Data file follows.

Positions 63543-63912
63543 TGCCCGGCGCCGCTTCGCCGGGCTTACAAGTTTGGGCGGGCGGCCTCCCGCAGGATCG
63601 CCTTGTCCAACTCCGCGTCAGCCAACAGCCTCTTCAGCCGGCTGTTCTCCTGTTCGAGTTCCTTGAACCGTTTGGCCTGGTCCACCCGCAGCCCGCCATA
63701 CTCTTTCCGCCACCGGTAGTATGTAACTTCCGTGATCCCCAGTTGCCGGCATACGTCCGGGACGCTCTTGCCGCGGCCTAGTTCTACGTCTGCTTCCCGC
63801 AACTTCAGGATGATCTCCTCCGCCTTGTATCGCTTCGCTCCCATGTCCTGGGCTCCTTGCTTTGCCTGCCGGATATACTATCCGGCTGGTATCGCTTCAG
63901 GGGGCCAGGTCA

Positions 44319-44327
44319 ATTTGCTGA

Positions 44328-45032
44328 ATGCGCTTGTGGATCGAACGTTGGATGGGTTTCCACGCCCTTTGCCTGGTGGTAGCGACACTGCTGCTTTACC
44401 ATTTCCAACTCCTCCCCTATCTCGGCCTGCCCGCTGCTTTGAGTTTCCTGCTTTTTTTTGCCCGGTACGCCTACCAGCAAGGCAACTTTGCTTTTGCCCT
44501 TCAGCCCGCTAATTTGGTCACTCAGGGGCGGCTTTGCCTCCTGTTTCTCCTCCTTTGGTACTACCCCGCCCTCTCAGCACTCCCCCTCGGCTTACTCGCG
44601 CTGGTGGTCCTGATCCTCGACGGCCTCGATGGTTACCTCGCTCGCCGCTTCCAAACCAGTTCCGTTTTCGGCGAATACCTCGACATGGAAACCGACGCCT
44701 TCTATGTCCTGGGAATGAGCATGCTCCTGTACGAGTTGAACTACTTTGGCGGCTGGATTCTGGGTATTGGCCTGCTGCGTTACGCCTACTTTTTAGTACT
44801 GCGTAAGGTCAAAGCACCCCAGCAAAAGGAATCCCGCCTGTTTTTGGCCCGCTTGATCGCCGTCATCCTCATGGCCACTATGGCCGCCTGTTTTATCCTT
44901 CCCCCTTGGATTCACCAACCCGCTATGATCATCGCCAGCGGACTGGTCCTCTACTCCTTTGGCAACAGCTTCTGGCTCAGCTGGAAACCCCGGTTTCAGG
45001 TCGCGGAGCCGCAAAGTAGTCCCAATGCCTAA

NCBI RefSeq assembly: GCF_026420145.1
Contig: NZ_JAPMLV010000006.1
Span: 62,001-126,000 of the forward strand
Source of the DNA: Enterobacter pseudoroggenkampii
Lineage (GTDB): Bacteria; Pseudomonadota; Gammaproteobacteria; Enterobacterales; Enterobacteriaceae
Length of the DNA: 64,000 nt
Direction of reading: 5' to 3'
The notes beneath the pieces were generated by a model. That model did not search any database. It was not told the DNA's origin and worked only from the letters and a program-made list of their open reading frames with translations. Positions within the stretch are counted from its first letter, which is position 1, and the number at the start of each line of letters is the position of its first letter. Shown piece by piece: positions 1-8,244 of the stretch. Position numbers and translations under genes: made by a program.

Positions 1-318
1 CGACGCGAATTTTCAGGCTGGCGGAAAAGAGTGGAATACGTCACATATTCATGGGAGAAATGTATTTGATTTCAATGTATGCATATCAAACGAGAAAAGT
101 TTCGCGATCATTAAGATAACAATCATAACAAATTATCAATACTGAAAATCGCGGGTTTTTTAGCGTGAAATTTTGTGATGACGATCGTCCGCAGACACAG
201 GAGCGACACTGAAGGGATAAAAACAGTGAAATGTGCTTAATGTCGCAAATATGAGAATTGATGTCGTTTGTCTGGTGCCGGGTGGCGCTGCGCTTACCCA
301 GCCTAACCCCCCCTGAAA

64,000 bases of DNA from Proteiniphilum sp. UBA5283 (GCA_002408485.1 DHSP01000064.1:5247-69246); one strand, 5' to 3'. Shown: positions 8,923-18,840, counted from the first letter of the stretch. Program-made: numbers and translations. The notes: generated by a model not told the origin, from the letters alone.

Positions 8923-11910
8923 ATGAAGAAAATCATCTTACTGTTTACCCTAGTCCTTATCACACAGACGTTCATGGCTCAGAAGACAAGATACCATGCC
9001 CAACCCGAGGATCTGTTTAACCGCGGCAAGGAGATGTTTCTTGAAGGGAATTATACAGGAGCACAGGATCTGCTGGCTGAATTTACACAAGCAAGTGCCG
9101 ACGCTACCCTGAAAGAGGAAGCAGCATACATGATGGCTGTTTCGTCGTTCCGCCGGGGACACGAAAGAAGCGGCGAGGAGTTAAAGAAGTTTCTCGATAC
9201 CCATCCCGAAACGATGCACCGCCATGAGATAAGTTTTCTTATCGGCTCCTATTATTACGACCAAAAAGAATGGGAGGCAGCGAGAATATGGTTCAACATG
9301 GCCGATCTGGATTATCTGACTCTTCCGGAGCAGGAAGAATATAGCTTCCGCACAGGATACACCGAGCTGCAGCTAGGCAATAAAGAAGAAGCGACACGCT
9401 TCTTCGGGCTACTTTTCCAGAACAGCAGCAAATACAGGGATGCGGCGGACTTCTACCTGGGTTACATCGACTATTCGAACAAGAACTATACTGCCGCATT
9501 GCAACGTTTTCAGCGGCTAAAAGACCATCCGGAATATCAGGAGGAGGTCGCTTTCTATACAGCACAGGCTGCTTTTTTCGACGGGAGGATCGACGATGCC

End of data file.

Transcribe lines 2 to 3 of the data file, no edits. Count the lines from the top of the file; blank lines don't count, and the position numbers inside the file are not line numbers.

63543 TGCCCGGCGCCGCTTCGCCGGGCTTACAAGTTTGGGCGGGCGGCCTCCCGCAGGATCG
63601 CCTTGTCCAACTCCGCGTCAGCCAACAGCCTCTTCAGCCGGCTGTTCTCCTGTTCGAGTTCCTTGAACCGTTTGGCCTGGTCCACCCGCAGCCCGCCATA